After Hazel O’leary left as Energy Secretary in late 1996, I was perceived in the words of a colleague by the incoming political leadership of the agency as “too radioactive.”

After I dug in my heels and opposed an effort, supported by Vice President Al Gore’s office, to release tens of thousands of tons of radiologically contaminated metals into commerce, I was effectively shunned. Also, my efforts to provide lifetime health insurance to contract workers at DOE’s Mound Laboratory near Dayton, Ohio, due to the utter failure to guarantee a safe working environment, provoked the ire of the DOE’s General Counsel Office.

Losing my “air cover” from the front office meant that I was being excluded from policy decisions. But I still persisted.

As a former environmental activist, I had no compunctions about going outside of the Department to convince an old friend at the Natural Defense Resource Council to file a lawsuit to block the free release of the contaminated metal. If DOE and its contractors got their way, this would lead to a major public backlash, not to mention the market impacts it would create for the U.S. steel industry, which was almost totally dependent on recycled metal for its feedstock.

Steel makers had been burned before by errant radiation sources, and the last thing they wanted was the public realizing that the stainless-steel fork on the dinner table has some plutonium in it from a nuclear weapons plant. But these consequences can get easily lost in the DOE, where decisions are made in isolation and secrecy.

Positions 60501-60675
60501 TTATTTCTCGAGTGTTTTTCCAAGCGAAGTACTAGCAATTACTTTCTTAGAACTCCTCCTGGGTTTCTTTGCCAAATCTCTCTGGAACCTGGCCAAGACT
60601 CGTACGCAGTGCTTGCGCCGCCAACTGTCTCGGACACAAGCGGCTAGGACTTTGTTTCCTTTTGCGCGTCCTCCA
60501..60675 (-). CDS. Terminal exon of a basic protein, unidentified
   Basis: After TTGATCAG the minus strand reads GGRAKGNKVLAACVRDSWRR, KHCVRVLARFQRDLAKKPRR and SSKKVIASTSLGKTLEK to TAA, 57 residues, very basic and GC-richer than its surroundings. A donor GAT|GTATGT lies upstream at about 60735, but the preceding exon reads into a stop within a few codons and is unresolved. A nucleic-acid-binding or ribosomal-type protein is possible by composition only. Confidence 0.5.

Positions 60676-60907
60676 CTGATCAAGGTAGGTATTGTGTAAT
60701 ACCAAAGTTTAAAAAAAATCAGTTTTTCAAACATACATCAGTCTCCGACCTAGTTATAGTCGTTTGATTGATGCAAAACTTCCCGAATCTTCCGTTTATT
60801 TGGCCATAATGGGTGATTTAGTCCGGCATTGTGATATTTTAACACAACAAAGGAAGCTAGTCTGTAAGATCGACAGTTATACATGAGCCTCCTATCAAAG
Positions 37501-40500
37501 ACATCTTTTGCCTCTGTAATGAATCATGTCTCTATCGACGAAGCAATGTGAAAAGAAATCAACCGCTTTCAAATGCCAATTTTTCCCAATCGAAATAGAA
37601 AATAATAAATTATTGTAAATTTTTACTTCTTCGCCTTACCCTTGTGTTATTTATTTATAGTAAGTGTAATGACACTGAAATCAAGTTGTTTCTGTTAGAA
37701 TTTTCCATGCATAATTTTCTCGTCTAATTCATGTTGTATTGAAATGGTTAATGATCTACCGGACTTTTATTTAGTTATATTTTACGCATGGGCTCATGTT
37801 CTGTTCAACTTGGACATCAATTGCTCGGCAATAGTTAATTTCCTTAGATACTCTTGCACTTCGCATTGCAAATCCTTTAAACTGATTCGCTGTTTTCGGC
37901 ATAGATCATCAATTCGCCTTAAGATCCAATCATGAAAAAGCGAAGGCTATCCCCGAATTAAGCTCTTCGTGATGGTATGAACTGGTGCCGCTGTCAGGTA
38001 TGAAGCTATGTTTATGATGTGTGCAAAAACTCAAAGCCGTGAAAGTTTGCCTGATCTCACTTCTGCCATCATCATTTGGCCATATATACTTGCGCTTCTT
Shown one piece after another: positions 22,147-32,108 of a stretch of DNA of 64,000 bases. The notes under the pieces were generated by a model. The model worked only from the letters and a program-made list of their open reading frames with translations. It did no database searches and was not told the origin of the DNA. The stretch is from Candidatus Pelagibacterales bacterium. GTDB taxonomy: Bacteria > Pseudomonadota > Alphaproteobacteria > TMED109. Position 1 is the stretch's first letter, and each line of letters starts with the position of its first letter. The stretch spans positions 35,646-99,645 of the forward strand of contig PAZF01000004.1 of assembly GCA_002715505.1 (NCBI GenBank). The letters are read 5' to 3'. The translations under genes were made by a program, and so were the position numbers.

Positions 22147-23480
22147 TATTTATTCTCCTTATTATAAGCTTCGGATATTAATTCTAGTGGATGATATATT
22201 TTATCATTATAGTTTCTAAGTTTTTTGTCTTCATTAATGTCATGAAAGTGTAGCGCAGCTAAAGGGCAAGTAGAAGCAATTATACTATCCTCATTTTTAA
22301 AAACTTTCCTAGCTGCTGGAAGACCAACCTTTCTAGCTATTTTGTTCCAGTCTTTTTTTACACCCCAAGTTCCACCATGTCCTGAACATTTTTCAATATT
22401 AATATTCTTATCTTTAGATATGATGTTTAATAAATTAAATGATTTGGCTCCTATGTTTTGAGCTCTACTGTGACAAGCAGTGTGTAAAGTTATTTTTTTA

The lawsuit stopped the train.

As for the Mound workers, they had succeeded in obtaining a near-finalized legal settlement granting their workers lifetime health insurance, after it was discovered that the employer had not bothered to monitor their internal exposures for several years. DOE’s Office of General Counsel (OGC) was implacable in its opposition to this agreement. Knowing I favored it, I was visited by the head of the OGC and forbidden from communicating with the union representing the Mound workers.

But this didn’t mean that I was barred at home, especially if I didn’t place the phone call.

So a union official called me that evening while I was reading a book. Out of that conversation came a plan, for which I take no responsibility, to send busloads of Mound workers carrying jars of urine to the DOE headquarters in the Forrestal Building to demand the Secretary take measures to protect them.

The following day, I met with an official in the DOE front office to give a “heads up” to the Secretary’s office about busloads of unhappy urine-toting workers arriving in the next few days. I suggested that this potentially embarrassing event could be avoided, if the Secretary agreed to the legal settlement.

Within a couple hours, the head of the OGC’s office stopped by to tell me in a tone of suppressed anger that the “white flag” was raised and that my ban to communicate with the union was lifted.

This story comes from our collection, Bob Alvarez: Lessons From a Lifetime of Activism.

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